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Friday, 28 December, 2001, 02:21 GMT
Russian tots amused by sots
A teacher reads nursery rhymes in a nursery class
Nursery rhymes all over the world have violent stories
By Steven Rosenberg in Moscow

If you are three years old - like my daughter Elly - then Russia really is a magical place.


Chizhik Pizhik
Where have you been?
Drinking vodka
On the green!

Russian nursery rhyme

Just think about it - mushroom picking in the autumn, snowballs and sledging in winter, and lazy summers spent in the sun at the dacha.

There is just one little thing that rather worries me about this country when it comes to being a child here - nursery rhymes.

Yes, Russian nursery rhymes. There is just something about them, about the kind of message they send to the younger generation.

Dubious message?

You think I am crazy? Well, here is the one in translation - it happens to be Elly's current favourite.


I dropped my teddy
On the floor
And that detached
His furry paw!

Russian nursery rhyme

"Chizhik Pizhik
Where have you been?
Drinking vodka
On the green!"

See what I mean. I know it is Russia, and people do drink vodka on the green - and anywhere else for that matter - but in a nursery rhyme? And so it goes on.

"Handykins! Handykins!
How are you dears?
We've been round to granny's
For porridge and beers!"

Of course, not all Russian nursery rhymes contain alcohol - some are just downright violent.

Like this little ditty, which starts so innocently.

"Sing a bedtime lullaby
Don't lie down on the edge!
Or else the wolf will nab you
And drag you behind the hedge!"

That caused a few nightmares with Elly, I can tell you.

And all teddy bear lovers beware - you might find this next popular rhyme rather upsetting.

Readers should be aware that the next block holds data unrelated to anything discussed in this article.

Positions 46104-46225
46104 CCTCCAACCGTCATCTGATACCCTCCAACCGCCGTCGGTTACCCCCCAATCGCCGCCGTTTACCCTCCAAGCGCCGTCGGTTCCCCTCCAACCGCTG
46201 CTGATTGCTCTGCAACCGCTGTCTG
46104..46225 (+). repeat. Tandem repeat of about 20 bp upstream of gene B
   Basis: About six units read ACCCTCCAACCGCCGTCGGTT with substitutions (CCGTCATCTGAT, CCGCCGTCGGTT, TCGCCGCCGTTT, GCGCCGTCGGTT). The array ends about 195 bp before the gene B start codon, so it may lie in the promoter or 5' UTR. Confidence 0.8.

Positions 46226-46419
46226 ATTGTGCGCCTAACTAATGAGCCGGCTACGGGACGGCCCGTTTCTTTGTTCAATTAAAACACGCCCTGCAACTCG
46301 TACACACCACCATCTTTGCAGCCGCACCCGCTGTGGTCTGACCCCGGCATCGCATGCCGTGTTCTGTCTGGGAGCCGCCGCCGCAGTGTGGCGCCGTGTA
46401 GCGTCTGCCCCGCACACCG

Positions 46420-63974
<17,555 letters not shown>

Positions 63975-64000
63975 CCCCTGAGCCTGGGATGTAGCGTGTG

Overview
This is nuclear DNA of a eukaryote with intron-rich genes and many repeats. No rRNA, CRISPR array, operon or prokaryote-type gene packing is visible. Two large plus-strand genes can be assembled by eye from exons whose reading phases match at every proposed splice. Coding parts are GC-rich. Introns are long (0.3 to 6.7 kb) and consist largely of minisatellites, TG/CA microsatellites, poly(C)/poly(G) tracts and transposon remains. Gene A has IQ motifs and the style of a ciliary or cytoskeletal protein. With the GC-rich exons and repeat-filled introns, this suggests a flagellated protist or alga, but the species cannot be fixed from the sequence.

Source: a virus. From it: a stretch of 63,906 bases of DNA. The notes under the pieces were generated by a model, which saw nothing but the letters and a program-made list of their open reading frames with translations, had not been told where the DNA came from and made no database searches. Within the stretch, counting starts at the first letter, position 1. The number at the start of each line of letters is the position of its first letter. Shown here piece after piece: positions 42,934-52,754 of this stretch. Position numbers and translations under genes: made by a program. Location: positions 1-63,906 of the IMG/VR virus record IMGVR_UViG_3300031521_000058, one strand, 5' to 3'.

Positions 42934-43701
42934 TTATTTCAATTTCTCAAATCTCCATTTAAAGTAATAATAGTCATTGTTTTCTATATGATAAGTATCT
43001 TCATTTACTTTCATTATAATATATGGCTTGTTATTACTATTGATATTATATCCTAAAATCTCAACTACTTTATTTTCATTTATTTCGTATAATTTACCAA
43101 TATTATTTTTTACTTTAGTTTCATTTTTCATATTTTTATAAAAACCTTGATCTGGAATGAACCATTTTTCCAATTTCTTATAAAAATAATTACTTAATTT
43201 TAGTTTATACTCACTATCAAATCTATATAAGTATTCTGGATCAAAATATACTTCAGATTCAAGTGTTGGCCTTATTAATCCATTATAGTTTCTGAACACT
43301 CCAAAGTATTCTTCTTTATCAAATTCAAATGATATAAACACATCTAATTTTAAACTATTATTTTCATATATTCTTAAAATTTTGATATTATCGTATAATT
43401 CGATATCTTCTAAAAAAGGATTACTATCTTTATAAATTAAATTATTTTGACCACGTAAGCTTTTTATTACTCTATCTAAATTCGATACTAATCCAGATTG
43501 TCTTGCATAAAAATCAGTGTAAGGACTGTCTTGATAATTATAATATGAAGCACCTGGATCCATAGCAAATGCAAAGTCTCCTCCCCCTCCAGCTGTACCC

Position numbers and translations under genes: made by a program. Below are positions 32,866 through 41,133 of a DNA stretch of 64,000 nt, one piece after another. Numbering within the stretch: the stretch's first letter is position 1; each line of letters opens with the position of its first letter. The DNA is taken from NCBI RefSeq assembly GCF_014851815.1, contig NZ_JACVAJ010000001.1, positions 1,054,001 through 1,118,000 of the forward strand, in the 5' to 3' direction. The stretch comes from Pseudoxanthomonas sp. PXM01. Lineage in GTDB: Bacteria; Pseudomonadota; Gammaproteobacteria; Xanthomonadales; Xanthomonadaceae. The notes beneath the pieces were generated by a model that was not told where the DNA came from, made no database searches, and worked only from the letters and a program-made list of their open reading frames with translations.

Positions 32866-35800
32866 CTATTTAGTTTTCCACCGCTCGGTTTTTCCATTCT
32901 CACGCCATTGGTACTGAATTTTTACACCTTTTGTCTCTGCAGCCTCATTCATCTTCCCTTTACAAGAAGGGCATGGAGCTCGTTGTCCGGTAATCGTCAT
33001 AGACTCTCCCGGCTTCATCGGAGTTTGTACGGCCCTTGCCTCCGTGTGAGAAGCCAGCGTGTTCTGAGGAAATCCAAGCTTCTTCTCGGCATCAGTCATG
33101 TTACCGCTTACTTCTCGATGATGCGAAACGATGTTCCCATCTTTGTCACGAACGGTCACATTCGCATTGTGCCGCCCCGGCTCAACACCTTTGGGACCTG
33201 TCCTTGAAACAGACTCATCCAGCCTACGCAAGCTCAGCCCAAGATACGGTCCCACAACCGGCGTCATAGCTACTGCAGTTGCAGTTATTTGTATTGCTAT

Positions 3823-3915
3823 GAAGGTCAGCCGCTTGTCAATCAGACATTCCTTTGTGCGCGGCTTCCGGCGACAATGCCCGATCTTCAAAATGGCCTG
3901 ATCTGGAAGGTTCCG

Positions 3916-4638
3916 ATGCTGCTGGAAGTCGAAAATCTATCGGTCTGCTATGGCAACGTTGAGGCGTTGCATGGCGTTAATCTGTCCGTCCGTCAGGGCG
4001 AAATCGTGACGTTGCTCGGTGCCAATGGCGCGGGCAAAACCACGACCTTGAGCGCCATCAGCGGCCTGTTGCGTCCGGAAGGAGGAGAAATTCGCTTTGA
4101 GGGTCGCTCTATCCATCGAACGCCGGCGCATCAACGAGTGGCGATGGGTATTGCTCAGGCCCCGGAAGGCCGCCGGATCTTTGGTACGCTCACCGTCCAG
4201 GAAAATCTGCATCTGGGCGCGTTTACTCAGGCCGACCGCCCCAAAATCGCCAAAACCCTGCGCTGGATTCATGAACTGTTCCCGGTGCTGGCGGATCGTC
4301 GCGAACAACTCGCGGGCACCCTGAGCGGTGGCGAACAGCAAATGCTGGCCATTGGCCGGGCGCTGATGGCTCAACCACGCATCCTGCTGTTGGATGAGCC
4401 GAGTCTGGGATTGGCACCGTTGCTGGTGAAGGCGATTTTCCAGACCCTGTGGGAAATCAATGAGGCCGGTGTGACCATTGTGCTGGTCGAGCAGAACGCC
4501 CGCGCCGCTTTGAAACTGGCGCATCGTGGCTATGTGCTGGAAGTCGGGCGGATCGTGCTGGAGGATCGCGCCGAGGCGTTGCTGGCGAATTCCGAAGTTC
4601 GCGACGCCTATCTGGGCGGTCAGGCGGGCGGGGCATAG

"I dropped my teddy
On the floor
And that detached
His furry paw!"

Violent

Now I know what you are thinking.

Nursery rhymes all over the world have their violent streak.

Jack and Jill going up the hill would not be the same without Jack falling down and cracking open his head.

And then there is Humpty Dumpty - of course - falling off his wall and shattering into pieces.

By the way, Humpty is one of a string of British rhymes which the Russians have taken to their hearts.

Over here he is known as Shaltai Baltai, which roughly translates as the Cheeky Dangler.

He still meets the same fate, though, when he slips off that wall.

Overreacting?

Maybe I am slightly overreacting, as all fathers tend to do.

After all, despite being bombarded by Russian rhymes Elly is showing no signs of becoming hooked on vodka.

She has not pushed anyone off a wall either, or displayed violence towards her teddy bears. Not yet anyway.

But I will be keeping a close eye on my daughter in the New Year, just in case!

See also:

12 Jan 00 | Education
Nursery rhyme ban scrapped
11 Jun 01 | Europe
Russia's respect for yo
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